With the Vashon Strawberry Festival coming up and the Unofficial Mayor Contest in full swing, Vashon Island might seem like an idyllic world of its own, separated from the rest of King County. In some ways, it is; but when it comes to noxious weeds, the island’s mainland connection is clear.
The residents of Vashon struggle with some of the same regulated noxious weeds as their counterparts in other areas of the county. In May, we highlighted the island’s shiny geranium (Geranium lucidum) troubles after Weed Specialists Maria Winkler and Minwook Park discovered a number of alarmingly large patches there. This time of year, three other weeds are in full swing: giant hogweed (Heracleum mantegazzianum), tansy ragwort (Senecio jacobaea), and perennial pepperweed (Lepidium latifolium).
On July 3rd, I traveled with Maria to Vashon to find these high-priority weeds. Our first stop: a ravine on the east part of the island, where she had discovered an infestation of giant hogweed (Heracleum mantegazzianum). Giant hogweed is a menacing plant. It grows up to 15 feet tall, with 3-5-foot-wide incised leaves, reddish purple bumps and stiff white hairs on its stems, and 2-foot-wide umbrella-shaped clusters of white flowers. Most important, in sunlight the sap can cause severe skin blisters and even scars.
For more information on giant hogweed identification and control, visit our website.
Without a doubt the most widespread regulated noxious weed on Vashon (and many other parts of King County) is tansy ragwort (Senecio jacobaea). This plant is a biennial that often grows in rural areas, such as in pastures and on roadsides. Like giant hogweed, tansy ragwort is an especially big concern because it’s toxic. Animals that eat the plant can sicken and even die. Fortunately, its bitter taste repels many of them. However, when it’s cut and dried (e.g. in hay), it loses its bitter taste while keeping its toxicity. That’s when the weed is an especially big worry.
For more information on tansy ragwort identification and control, visit our website.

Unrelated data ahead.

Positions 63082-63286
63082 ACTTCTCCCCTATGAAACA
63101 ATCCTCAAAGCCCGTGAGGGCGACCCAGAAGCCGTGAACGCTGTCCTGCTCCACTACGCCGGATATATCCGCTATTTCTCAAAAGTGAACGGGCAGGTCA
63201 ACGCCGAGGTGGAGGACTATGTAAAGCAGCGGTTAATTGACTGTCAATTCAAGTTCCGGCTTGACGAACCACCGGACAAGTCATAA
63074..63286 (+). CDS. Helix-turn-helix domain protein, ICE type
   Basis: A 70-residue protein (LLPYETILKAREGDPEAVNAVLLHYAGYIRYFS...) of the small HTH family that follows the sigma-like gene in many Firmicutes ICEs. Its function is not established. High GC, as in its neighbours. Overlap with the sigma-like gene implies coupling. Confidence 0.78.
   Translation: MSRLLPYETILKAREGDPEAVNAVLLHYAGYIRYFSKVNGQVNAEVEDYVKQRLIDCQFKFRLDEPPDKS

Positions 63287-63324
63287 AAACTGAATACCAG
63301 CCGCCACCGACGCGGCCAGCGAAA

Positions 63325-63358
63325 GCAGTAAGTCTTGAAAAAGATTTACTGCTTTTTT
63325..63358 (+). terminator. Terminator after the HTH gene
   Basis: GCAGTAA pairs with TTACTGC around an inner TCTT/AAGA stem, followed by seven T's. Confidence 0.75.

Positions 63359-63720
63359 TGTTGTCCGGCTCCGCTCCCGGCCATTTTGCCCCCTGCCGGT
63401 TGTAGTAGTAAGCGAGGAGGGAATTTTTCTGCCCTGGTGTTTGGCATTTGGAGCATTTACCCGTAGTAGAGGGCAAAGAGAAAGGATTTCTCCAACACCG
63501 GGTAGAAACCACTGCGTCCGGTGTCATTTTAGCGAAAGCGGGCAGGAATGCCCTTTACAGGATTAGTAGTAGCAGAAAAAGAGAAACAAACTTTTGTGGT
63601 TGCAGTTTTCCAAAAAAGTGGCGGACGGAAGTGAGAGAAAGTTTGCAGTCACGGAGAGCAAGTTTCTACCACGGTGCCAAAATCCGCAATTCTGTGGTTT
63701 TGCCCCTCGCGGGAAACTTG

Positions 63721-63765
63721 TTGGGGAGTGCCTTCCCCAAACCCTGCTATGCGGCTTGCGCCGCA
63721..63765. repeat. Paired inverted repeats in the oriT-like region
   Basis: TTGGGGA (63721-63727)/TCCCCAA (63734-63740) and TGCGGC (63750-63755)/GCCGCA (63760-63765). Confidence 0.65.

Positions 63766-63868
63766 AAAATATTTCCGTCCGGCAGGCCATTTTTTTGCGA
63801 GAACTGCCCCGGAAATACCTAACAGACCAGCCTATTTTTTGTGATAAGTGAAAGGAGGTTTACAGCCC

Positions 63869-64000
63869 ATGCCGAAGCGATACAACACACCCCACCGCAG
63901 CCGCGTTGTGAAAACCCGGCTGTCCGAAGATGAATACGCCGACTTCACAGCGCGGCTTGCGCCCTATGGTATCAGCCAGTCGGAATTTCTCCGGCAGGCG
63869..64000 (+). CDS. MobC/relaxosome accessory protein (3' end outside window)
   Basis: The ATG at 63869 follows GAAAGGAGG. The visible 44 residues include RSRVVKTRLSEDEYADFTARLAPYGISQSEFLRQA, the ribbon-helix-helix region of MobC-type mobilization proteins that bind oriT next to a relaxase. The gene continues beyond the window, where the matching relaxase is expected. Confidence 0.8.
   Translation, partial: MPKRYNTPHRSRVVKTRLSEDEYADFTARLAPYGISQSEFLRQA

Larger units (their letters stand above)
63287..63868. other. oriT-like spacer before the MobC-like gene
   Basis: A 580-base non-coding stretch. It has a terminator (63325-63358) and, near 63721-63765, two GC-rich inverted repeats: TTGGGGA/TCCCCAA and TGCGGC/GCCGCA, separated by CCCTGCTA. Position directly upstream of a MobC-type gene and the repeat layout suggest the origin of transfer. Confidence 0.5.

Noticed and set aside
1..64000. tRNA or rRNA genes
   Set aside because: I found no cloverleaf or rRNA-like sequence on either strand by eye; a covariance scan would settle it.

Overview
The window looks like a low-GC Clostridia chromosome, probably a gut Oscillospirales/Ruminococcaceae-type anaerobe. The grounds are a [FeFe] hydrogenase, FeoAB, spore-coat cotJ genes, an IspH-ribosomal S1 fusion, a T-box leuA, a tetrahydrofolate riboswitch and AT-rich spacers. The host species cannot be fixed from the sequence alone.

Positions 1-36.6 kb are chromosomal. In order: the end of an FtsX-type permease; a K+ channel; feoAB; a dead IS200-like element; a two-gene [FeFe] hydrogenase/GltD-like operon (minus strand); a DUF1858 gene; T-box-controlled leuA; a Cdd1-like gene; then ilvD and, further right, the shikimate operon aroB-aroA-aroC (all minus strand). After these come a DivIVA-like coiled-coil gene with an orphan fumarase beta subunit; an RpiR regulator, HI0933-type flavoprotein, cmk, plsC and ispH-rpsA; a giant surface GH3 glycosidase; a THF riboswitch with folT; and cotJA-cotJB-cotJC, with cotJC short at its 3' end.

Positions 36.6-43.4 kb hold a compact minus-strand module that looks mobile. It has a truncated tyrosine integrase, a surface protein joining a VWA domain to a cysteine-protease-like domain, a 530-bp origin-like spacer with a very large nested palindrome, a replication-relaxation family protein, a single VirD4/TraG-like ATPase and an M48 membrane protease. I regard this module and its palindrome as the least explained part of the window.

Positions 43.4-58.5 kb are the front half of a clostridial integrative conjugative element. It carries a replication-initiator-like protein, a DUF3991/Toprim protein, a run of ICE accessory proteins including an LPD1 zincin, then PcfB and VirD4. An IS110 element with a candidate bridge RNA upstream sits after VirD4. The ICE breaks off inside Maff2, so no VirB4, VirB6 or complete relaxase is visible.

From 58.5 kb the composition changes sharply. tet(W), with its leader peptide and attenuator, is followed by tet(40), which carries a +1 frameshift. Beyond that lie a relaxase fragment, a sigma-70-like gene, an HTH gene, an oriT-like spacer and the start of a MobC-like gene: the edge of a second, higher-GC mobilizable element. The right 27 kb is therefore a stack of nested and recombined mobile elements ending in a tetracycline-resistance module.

Tansy ragwort is just starting to bloom on Vashon (a bit behind those in other parts of the county). Maria and I found the weed growing in pastures and on roadsides, though on some properties it had disappeared since her last visit. Kudos to all the Vashon landowners controlling their tansy ragwort!
Last up, perennial pepperweed (Lepidium latifolium) is a usually 1-3-foot-tall (sometimes 6), multi-stemmed plant that grows in wet areas, farms, pastures, roadsides, and other habitats. It thrives especially in salty sites. True to form, on Vashon it grows mostly on beaches and in wetlands along the coast.
This time of year, many mature perennial pepperweed plants are producing dense rounded clusters of small white flowers at stem ends. These flowers help to distinguish it from one common look-alike, Puget Sound gumweed (Grindelia integrifolia). You can also identify perennial pepperweed by its hairless, waxy, bright green or gray-green leaves with white mid-veins and slightly serrated edges; and by its semi-woody root crown above deep roots.
For more information on perennial pepperweed identification and control, visit our website.
Maria and I found perennial pepperweed growing in a variety of habitats, including beaches, wetlands, and a roadside waste pile. If you find pepperweed blooming on your property, pull it now before it’s too late!
Enjoy the summer, wherever you are in King County, but keep an eye out for those noxious weeds, too!
For questions or more information, feel free to contact us at (206) 477-9333 or firstname.lastname@example.org.